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Linear Algebra - Definition of Orthonormal


Date: 10/28/97 at 23:18:29
From: Melanie Wright
Subject: Linear Algebra

Show that the transition matrix P from one orthonormal basis to 
another is unitary, that is, P*P = I.

I can see what a transition matrix is, but I don't understand the 
orthonormal basis portion of this.  Please help!


Date: 10/29/97 at 05:13:28
From: Doctor Mitteldorf
Subject: Re: Linear Algebra

Dear Melanie,

This is a theorem that's true of any vector space, but it's easy to
visualize in a Cartesian plane - we can generalize from there.  

The space we start with is all the points in the plane. To name each 
point, we give its x and y coordinates, measured along horizontal and
vertical axes.  So we name the point (x,y).

But suppose that instead we had used a similar set of axes but rotated
through an angle t. The name for our same point in the new system 
would no longer be (x,y) but (x',y') where

          x' = x cos(t) - y sin(t)
          y' = y cos(t) + x sin(t)

So there's a matrix that takes us from the (x,y) system to the (x',y')
system. We call that matrix P, and in this case we can actually write
it down
          P = { cos(t)   -sin(t) }
              { sin(t)    cos(t) }

Notice that P is unitary. This means that the transpose of P is also
its inverse.  Check that P*P = I

          { cos(t)  sin(t) }    { cos(t) -sin(t) }  =  { 1  0 }
          { -sin(t) cos(t) }    { sin(t)  cos(t) }     { 0  1 }

You may think we're done, and for this 2-D space we really are, but 
this demonstration doesn't generalize very well to other vector 
spaces. It's based on the specific form of P, which in this case must 
be a rotation through a single angle t. Why should P*P = I be true in 
general?

In our familiar basis, the orthonormal basis vectors are (1,0) and 
(0,1). "Ortho" in orthonormal means that (1,0) . (0,1) = 0, and 
"normal" means that (1,0) . (1,0) = 1 and (0,1) . (0,1) = 1.  
In other words, the dot product of any two basis vectors is zero if 
you've chosen two different basis vectors, and 1 if you're taking the 
dot product of any basis vector with itself.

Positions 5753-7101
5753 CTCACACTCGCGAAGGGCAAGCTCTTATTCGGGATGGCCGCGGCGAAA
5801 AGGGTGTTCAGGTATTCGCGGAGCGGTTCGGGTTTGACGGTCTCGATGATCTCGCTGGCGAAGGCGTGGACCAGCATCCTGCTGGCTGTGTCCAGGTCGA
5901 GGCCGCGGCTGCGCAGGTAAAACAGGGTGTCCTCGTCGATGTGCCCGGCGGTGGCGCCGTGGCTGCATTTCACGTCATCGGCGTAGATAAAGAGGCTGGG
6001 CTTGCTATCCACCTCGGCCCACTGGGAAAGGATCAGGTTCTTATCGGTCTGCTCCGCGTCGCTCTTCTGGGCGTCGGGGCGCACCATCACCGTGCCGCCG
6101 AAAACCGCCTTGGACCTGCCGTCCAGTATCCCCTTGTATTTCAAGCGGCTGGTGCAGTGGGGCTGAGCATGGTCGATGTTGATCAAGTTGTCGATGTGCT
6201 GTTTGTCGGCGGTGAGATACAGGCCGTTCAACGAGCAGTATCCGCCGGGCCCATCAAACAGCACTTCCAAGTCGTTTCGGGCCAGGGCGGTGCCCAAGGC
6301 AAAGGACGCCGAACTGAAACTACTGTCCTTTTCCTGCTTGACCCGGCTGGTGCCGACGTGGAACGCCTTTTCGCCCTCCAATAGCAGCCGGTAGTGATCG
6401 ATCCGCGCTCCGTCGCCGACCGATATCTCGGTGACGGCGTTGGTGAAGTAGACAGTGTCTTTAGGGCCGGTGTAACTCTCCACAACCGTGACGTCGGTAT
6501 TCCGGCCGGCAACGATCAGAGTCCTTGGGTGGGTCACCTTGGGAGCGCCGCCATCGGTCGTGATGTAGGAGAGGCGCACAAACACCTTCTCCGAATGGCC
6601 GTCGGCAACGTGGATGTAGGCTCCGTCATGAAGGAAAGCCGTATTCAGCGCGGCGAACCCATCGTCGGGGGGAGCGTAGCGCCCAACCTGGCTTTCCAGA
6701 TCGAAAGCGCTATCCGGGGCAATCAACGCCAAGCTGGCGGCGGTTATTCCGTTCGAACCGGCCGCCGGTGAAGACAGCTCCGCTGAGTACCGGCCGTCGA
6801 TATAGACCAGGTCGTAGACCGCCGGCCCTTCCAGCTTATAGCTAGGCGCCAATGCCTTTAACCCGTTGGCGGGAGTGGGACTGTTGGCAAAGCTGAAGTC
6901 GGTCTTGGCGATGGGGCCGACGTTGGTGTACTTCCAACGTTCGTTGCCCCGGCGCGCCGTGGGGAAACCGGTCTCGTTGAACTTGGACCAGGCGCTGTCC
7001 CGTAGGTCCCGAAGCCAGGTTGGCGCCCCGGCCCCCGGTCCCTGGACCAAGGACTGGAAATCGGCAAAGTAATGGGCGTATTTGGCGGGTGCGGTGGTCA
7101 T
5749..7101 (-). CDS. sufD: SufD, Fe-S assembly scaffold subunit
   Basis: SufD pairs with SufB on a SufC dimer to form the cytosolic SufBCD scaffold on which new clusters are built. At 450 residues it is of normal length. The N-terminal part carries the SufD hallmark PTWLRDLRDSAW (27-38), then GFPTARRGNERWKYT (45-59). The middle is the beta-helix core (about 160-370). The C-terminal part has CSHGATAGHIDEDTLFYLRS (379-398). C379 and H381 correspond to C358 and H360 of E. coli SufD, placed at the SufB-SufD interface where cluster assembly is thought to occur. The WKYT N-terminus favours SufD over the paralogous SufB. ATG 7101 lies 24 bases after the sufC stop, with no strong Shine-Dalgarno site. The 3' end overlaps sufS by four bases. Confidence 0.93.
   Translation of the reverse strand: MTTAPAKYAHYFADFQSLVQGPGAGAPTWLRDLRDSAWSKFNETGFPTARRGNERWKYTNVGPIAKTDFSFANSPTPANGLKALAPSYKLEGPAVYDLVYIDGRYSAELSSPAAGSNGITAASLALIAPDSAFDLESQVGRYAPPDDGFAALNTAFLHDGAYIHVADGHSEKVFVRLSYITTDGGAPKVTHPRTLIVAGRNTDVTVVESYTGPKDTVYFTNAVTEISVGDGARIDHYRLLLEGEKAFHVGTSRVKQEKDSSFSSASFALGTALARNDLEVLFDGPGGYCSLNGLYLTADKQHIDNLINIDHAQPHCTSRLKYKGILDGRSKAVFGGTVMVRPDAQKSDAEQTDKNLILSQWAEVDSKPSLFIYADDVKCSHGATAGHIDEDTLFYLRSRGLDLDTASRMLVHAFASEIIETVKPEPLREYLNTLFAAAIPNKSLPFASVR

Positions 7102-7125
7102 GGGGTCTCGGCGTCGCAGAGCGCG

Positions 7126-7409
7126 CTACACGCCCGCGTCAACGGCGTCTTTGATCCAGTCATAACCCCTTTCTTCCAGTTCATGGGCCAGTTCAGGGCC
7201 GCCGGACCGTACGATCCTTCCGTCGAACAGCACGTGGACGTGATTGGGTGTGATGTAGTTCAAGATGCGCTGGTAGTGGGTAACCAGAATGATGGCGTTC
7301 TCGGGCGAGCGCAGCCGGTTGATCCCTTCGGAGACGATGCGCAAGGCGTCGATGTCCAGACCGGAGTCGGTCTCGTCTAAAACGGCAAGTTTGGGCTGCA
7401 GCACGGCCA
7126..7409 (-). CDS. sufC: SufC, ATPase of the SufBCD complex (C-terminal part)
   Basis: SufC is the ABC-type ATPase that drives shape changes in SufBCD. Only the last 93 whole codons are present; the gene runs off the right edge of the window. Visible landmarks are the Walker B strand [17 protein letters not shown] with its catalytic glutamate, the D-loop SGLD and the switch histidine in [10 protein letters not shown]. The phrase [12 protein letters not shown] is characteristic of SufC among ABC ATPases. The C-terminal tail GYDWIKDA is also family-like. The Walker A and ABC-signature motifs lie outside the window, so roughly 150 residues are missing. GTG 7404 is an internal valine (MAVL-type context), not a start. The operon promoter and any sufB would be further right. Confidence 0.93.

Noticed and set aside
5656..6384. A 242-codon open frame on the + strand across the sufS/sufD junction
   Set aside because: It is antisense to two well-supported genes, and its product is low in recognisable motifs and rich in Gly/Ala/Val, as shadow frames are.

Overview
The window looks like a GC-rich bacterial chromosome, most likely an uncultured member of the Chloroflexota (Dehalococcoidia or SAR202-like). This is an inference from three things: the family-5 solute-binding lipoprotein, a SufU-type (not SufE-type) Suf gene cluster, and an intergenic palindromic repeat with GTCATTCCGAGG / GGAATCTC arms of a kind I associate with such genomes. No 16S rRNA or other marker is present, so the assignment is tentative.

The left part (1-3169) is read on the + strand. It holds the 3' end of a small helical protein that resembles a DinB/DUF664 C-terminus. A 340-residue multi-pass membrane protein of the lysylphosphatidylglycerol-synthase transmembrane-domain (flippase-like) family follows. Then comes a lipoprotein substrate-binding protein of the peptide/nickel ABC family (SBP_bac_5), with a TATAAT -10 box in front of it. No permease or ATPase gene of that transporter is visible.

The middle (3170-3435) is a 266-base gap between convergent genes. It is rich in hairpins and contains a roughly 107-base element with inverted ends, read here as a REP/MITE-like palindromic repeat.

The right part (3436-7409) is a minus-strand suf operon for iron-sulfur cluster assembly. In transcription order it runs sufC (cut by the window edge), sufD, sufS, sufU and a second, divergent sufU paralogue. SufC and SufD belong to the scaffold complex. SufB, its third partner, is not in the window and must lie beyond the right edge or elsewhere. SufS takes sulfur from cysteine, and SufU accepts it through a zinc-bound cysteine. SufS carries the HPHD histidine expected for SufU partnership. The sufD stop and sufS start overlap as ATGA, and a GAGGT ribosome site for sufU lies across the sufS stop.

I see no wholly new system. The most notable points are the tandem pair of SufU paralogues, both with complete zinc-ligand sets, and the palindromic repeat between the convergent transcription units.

In our new coordinate system, the old basis is no longer (1,0) and 
(0,1). Our new names for these same points are (cos(t),-sin(t)) and
(sin(t),cos(t)). Notice that these new names for the old basis vectors
form the transformation matrix P when you stack them on top of each 
other. This statement IS true in general, and comes right from our 
definitions. Think about it long enough to realize why it is always 
true: for example, the top row of the matrix P tells what happens to 
the vector (1,0) under the transformation.

The final step to the proof is to realize that the dot products of 
these basis vectors with each other still have to be 0 or 1 depending 
on whether they're the same. For example, the dot product of the first 
row of P with itself is 1. But this is exactly the upper left corner 
of the matrix P*P. The next element of P*P to the right, in the (1,2) 
position, is the dot product of the first basis vector with the 
second, (expressed in the new coordinate system).  This must be 0.  
etc.

The form of the proof you'll want to write down depends on the 
notation that you're used to. But the idea is going to be: apply 
the definition of "orthonormal". The statement that the matrix P 
goes from one orthonormal basis to another is exactly the statement 
that P*P = I.

-Doctor Mitteldorf,  The Math Forum
 Check out our web site!  http://mathforum.org/dr.math/   


Date: 10/29/97 at 15:49:38
From: Anonymous
Subject: Re: Linear Algebra

Dear Doctor Mitteldorf,
     
Thank you so much! You are a great teacher. You spell things out in a 
way that's easy and practical. I actually now understand this stuff.  
I wish you were teaching our class.
     
Cheers!
Melanie
    
Associated Topics:
College Definitions
College Linear Algebra
High School Definitions
High School Linear Algebra

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